Tonight, Choe doesn't feel like drawing whales or buildings or touching up someone's fence. On a patio table, he spray paints face after face onto large pieces of sticker paper, using a can of flat-black Krylon. His arm moves swiftly and cleanly, taking no more than 30 seconds per face. He also makes aliens, robots, ninjas and ghostlike apparitions.

Later, he'll cut them out and use some for the upcoming exhibition and others for late-night bombing runs. He praises the city's graffiti task force quick response; most of his work is pulled down or painted over within 24 hours. It surprises him that they go to so much trouble, though, because he tries to add context to public defacement. If, for instance, he hits a Goodwill truck, he'll draw a whale with the words "Donate" coming out of its mouth.

Choe Is Me: The artist plans to fill his upcoming Gallery Anno Domini show with a mural and several pieces that haven't been shown before, including clay figurines and dioramas; pictured: 'Ice Cream Nerds' (mixed media).

He plans to fill his upcoming Gallery AD solo show with remnants from Dave's world. He's creating a mural for the exhibit, and he will display large and small pieces, including delicate clay figurines and dioramas. There will be lots of swag--Bruised Fruit books, 2003 calendars, whale stickers--for sale. He will also perform a set with his Korean drumming group, KGB (Koreans Gone Bad), and DJ Matthew Ro.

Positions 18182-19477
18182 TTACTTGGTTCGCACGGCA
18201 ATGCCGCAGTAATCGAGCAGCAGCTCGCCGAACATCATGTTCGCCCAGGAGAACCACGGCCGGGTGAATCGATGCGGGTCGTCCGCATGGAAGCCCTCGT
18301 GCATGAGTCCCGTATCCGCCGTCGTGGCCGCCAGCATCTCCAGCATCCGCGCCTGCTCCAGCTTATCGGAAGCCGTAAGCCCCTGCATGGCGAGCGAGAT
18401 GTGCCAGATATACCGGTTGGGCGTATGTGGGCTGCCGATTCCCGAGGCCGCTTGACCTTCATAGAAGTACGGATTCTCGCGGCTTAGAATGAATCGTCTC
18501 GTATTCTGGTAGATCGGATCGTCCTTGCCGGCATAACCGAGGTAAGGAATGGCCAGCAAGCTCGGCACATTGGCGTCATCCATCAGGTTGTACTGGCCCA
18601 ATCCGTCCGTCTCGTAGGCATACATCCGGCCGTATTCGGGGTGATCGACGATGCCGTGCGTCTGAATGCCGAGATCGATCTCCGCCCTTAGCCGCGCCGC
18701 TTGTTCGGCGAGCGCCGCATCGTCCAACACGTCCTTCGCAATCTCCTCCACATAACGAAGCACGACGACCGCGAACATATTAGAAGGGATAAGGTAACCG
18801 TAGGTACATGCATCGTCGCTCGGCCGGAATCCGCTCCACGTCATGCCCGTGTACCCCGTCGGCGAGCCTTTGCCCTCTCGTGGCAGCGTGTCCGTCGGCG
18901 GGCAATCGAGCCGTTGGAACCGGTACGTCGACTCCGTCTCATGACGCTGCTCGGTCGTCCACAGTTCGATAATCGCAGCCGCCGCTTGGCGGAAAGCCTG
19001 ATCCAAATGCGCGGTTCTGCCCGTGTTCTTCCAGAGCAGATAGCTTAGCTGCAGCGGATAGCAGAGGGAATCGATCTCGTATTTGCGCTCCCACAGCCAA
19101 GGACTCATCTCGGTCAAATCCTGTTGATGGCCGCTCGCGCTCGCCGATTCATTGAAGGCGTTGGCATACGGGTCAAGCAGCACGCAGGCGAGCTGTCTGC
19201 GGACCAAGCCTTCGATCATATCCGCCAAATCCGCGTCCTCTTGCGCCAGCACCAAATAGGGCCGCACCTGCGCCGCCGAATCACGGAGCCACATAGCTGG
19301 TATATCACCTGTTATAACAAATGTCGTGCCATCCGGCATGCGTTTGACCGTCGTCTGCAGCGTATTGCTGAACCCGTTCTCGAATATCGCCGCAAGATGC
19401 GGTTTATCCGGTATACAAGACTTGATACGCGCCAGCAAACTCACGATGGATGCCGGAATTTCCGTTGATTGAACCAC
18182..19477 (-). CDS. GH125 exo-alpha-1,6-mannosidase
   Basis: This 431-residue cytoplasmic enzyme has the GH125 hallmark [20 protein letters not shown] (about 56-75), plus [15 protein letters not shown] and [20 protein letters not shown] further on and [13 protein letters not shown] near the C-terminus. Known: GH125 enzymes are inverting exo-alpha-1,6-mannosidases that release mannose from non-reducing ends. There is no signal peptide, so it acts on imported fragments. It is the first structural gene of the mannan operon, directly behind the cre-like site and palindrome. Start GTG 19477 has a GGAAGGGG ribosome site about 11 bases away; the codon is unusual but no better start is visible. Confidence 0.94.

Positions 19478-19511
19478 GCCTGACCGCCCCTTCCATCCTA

Choe is currently working on three books and one comic book, and weighing other job offers. He's been extremely productive since landing in San Jose seven months ago, so pardon him if he looks groggy and droopy-eyed around lunchtime.

"I might wake up at noon but, fuck, that means I've been up until 6am painting, scheming, plotting and planning," Choe tells me. "I just want to be the best artist I can be for my parents, for me, for anyone."

A reception celebrating David Choe's solo show will be held Friday (Feb. 7) at 8pm at Gallery Anno Domini, 150 S. Montgomery St., San Jose. The exhibit will stay up until Feb. 28 and can be viewed by appointment by calling 408.271.5151.

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From the February 6-12, 2003 issue of Metro, Silicon Valley's Weekly Newspaper.

Copyright © Metro Publishing Inc. Metroactive is affiliated with the Boulevards Network.